2. Along those lines you state you might try the High Sierra Route...which is cool...but a pain...and I think again you are just putting terrain in play that is just as easily accessible for strong Day Hikers as you move your trail east towards the Sierra Crest. So strategically rather than detouring off the JMT to the East ...why not detour to the west instead? Into that middle no-mans land which has equally long and distasteful approaches from the east or the west.
Example...descend the Enchanted Gorge and ascend the Original John Muir Trail up Cartridge Creek past the elusive Triple Falls and up to Marion Lake...one of the Gems of the Sierra...in fact any lake East of Marion would be stellar.

3. As for peaks: I would say don't bother with Spencer. I would do The Hermit at the same basic height with a better view and a more 'historic' peak. Mt. Solomons has more bang for your buck than almost any peak in the Sierra...You can see virtually the whole Sierra and its a very easy Class 1/2...a very fast and safe climb. Mt Goddard has a fantastic view as well but is harder to get at than Mt. Solomon. Black Giant is ok but honestly its kinda Bleh for me...there is wide room for debate on that issue...its aesthetic for me; for whatever reason, Solomons, Goddard and Charbydis all impressed me far more. If you go down the Enchanted Gorge try Charybdis ...easy class 3. Lastly, the Vennacher Needle is a great easy scramble (its not really a Needle) with great views and easy access. Mt. Ruskin is a good alternative but is a little more 'airy' than the Needle. If you go up Cartridge Creek all those peaks in the area are in play...all sit in a manner that they have a great 360 degree panorama of the whole Sierra. Also I remember Near Observation Peak, surrounded by Lakes on 3 sides...Climber Mark Chapman took one of the greatest sunset pictures ever and made it into a poster. unfortunately I cant remember which lake....but no matter how you slice it if you staye 2 - 4 miles west of the JMT you will see a part of the Sierra seldom photographed, seldom explored, yet every bit as magnificent as the JMT.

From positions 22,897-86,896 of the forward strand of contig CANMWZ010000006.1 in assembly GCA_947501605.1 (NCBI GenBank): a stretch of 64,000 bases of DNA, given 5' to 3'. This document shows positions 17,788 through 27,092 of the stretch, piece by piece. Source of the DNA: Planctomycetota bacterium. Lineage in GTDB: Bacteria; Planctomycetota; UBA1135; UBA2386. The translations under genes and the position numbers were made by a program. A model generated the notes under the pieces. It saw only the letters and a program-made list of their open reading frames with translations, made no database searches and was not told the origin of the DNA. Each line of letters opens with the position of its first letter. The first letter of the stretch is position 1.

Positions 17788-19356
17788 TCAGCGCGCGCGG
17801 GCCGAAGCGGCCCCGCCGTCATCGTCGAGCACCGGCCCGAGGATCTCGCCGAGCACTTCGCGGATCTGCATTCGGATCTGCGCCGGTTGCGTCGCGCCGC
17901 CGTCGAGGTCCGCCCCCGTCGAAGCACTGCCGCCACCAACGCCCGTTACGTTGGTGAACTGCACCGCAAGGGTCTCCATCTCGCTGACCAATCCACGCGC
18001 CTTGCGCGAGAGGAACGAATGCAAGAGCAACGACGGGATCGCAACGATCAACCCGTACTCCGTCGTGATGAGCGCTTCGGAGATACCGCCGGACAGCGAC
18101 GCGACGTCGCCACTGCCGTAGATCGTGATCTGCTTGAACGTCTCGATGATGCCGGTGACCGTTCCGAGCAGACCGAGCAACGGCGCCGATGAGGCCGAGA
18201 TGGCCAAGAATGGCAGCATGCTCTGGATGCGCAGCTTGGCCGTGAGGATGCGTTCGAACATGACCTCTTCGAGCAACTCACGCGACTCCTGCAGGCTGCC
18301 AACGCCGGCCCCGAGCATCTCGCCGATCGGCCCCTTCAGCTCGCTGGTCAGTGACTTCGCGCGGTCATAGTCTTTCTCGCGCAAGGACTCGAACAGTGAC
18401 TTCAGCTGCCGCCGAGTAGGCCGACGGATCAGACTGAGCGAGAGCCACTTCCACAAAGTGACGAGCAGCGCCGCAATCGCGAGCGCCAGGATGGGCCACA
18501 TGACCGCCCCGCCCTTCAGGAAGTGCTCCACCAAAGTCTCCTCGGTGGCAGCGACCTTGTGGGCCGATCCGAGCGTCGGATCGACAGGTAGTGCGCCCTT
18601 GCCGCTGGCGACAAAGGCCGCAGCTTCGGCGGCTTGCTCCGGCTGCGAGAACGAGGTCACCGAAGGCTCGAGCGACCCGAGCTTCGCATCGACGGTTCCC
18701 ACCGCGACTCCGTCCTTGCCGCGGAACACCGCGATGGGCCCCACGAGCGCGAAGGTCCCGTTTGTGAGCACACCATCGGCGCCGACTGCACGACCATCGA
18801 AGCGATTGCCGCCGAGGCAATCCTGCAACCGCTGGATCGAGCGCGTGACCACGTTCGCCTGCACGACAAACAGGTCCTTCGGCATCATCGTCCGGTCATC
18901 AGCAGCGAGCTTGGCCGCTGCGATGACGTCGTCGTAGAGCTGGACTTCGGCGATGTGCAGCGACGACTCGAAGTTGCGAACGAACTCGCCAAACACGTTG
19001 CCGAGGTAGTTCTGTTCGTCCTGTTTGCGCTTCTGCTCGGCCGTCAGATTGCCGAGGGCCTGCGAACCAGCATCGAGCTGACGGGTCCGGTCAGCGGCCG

4. Lastly, If you do the generic JMT and stop at Evolution Lake or the next one up....I would give Mt. Darwin a shot because its literally right there...and you don't have to deal with the glacier as you do if you make the traditional eastern approach...so I will contradict my 1st point by saying...if you are inclined to do a Sierra Crest Peak...this one makes more sense than any...It is one of the defining peaks of the Sierra...and would be on any real Sierra lover's bucket list. It is Class 3 in 2 points...crossing between 2 shoots like midway up the standard route and again on the summit pinnacle.